Supervisor: Dr hab. Michał Bejger (contact: bejger@camk.edu.pl)


Although only 6 years old, gravitational-wave (GW) astrophysics is now an exciting, expanding branch of astronomy, with a number of breakthrough discoveries: the binary neutron star (NS) system merger accompanied by a short gamma-ray burst and a kilonova, highly-asymmetric mass ratio binary systems composed of black holes (BHs) and NS-mass objects, very massive BH system, with the intermediate mass BH final remnant, evidence of objects populating mass gaps etc. These observations are cornerstones of novel studies on the NS dense-matter equation of state, rates and populations of compact objects, GW Hubble constant cosmology, tests of theories of gravity, to mention just a few.

 

The 2nd generation (''Advanced Era'') LIGO and Virgo global network of detectors will soon be expanded by the Japanese KAGRA; the LVK Collaboration will further improve its capabilities. Current 90 binary inspiral and merger events will be augmented by next hundreds at the end of the incoming LVK O4 run, and by thousands after the O5 run. Compact binaries are however only a ''tip of the iceberg''. Still undiscovered types of GWs include long-lasting continuous waves (CW), whose amplitudes and frequencies change much slower over time: they are persistently present in the sensitive frequency range of the detector, as opposed to transient GW signals which rapidly evolve in frequency on their last few or tens of orbits before the merger. Astrophysically, interesting CW sources are rotating, non-axisymmetric NS. A discovery of a steady CW emitted by a NS would allow to study elastic, magnetic and superfluid properties of matter in conditions very different from those occurring in mergers of binary systems, as well as carry out additional tests of gravity theories, perform calibration and allow for repeatable studies, and will open a new chapter in GW astronomy.

 

Future 3rd generation detectors are currently devised: the US-based Cosmic Explorer and the European-based Einstein Telescope (ET). Order-of-magnitude increase in sensitivity will yield literally millions of detections per year. GWs will routinely overlap in sky positions and in time, and their observed duration will be days and not seconds like now, because the sensitivity window will extend down to 1 Hz instead of tens of Hz now. ''Transient GWs'' of today will appear much more like CWs, when registered by the ET.

 

Incoming embarras de richesses of the future data, and their potential for groundbreaking discoveries is motivating this PhD project. We will explore and implement not only quantitatively but qualitatively-different solutions, enhancing GW data analysis (DA) by machine learning (ML) techniques developed at the Nicolaus Copernicus Astronomical Center to be later used by the GW community.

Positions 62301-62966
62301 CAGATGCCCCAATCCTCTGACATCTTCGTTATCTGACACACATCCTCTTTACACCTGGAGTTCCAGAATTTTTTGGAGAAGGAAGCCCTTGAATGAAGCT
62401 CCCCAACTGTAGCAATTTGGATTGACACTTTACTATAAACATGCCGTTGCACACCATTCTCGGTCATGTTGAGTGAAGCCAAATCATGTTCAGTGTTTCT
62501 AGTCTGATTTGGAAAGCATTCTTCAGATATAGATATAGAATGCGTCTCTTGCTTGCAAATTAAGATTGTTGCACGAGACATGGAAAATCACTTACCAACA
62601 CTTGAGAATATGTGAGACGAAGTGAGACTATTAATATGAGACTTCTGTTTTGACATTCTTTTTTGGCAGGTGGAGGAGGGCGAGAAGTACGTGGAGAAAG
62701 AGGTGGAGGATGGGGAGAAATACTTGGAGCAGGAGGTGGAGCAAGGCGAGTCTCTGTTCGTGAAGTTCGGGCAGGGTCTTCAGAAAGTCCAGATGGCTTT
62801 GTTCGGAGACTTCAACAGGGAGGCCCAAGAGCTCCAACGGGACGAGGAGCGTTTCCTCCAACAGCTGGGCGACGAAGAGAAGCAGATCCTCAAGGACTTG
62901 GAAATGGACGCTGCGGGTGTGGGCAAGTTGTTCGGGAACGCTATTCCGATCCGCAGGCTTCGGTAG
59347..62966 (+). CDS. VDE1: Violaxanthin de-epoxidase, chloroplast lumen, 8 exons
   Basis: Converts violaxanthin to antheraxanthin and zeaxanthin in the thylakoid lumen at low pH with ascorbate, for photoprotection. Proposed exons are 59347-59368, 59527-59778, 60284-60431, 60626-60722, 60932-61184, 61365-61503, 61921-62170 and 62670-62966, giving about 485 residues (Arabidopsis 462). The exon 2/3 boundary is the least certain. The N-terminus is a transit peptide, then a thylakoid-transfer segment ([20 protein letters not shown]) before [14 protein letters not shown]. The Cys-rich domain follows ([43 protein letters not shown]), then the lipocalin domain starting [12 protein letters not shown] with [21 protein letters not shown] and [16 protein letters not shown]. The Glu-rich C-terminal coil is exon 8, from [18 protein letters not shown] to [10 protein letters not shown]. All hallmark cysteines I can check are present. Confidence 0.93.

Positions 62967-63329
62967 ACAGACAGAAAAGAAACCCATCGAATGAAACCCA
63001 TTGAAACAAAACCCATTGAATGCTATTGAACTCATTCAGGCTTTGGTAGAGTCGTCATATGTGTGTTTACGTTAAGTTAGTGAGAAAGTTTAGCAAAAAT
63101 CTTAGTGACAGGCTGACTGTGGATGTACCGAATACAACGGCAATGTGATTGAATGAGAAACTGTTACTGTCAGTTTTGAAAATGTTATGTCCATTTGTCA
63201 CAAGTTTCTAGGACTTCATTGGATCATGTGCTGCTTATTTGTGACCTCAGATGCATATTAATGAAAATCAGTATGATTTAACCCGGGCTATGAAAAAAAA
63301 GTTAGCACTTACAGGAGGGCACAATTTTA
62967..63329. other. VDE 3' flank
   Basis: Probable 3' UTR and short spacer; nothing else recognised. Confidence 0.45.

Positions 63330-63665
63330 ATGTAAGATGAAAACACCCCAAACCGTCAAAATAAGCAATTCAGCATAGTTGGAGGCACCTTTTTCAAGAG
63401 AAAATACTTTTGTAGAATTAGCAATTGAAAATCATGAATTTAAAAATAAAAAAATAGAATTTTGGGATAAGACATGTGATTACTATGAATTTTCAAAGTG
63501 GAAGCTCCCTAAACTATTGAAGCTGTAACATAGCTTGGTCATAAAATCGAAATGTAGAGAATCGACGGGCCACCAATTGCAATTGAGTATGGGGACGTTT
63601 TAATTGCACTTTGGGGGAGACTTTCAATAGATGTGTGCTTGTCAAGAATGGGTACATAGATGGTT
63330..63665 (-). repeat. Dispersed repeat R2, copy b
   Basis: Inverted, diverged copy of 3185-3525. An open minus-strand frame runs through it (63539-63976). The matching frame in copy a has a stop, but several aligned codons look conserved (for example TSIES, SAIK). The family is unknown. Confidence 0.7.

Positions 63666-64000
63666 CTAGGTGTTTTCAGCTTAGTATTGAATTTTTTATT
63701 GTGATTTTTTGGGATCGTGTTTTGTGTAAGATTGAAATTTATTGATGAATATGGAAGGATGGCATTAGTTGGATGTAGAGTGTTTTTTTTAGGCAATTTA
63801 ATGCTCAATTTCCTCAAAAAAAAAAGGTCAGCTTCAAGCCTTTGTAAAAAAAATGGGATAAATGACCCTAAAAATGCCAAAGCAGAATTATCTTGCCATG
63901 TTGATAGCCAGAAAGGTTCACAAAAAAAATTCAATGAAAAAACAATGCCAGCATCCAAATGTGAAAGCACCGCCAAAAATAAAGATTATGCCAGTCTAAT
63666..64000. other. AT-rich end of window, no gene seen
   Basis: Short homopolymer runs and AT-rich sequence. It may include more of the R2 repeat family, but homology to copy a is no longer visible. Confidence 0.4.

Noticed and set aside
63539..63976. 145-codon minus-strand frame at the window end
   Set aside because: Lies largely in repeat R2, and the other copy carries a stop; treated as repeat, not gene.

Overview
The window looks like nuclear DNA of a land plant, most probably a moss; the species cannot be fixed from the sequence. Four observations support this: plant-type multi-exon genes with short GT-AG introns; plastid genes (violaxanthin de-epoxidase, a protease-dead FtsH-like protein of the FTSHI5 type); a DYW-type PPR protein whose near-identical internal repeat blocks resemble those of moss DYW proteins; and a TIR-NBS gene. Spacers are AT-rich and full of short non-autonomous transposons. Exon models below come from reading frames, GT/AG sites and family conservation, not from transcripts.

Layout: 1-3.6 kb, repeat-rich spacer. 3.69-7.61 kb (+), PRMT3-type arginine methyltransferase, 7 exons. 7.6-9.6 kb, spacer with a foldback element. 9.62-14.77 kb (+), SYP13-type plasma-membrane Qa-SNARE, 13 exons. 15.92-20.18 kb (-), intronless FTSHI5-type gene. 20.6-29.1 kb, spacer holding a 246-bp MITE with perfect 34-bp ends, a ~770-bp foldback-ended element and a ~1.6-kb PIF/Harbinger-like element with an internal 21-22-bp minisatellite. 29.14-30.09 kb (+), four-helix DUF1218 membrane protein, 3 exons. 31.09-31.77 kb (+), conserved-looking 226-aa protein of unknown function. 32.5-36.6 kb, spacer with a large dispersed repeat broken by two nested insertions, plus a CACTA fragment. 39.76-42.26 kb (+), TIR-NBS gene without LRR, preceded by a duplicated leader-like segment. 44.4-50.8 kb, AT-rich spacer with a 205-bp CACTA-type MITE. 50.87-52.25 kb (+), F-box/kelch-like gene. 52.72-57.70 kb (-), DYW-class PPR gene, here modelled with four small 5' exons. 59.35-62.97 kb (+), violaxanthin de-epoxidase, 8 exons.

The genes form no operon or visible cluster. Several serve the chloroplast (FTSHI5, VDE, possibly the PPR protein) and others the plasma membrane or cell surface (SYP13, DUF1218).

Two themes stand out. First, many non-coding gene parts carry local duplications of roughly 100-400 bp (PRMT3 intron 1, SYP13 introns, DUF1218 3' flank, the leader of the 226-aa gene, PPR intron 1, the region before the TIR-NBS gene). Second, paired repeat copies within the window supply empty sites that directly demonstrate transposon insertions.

The successful applicant will develop and implement ML enhancements to the CW Time Domain F-statistic pipeline (github.com/mbejger/polgraw-allsky), in order to exploit characteristic features of the F-statistic to improve detection of weak CW signals with complicated morphology (e.g. wandering frequency), use ML denoising techniques to distinguish true astrophysical CW signals from instrumental artifacts, automatically estimate their parameters, and perform rapid follow up with the Markov chain methods supplemented by the information on the F-statistic shape. We will adjust our CW methods to alternative sources, i.e. long inspirals of compact binaries (e.g. hypothetical light primordial BHs), post-merger hot NS remnant signals, and cases of overlapping signals (in sky and in frequency space). These improvements will be supported by astrophysical simulations of NS with specific dense-matter features, in order to establish ranges of signal-to-noise, measurement errors and number of detections needed to credibly assess elastic properties, tidal effects, modes of oscillation, or existence of dense-matter phase transitions. We will perform both detailed numerical-relativity simulations, and DA of simulations of future data sets to determine the requirements needed by future detectors, e.g. for ET.

 

The candidate should have a strong background in astrophysics and programming, and experience in the computational methods and statistics. Experience in ML will be a definitive advantage.  


Funding:  Additional scholarship paid by the Institute, to amount to total of 5000 PLN/month, gross, during the first year. For the following years, the amount of the scholarship will depend on the availability of funding - contact the supervisor for details.


Location: Warsaw

 


Subject: Stellar astrophysics - analysis of satellite-borne photometry and high-resolution spectroscopy of detached eclipsing binaries (DEBs).


Supervisor: Dr hab. Krzysztof Hełminiak (contact: xysiek@ncac.torun.pl)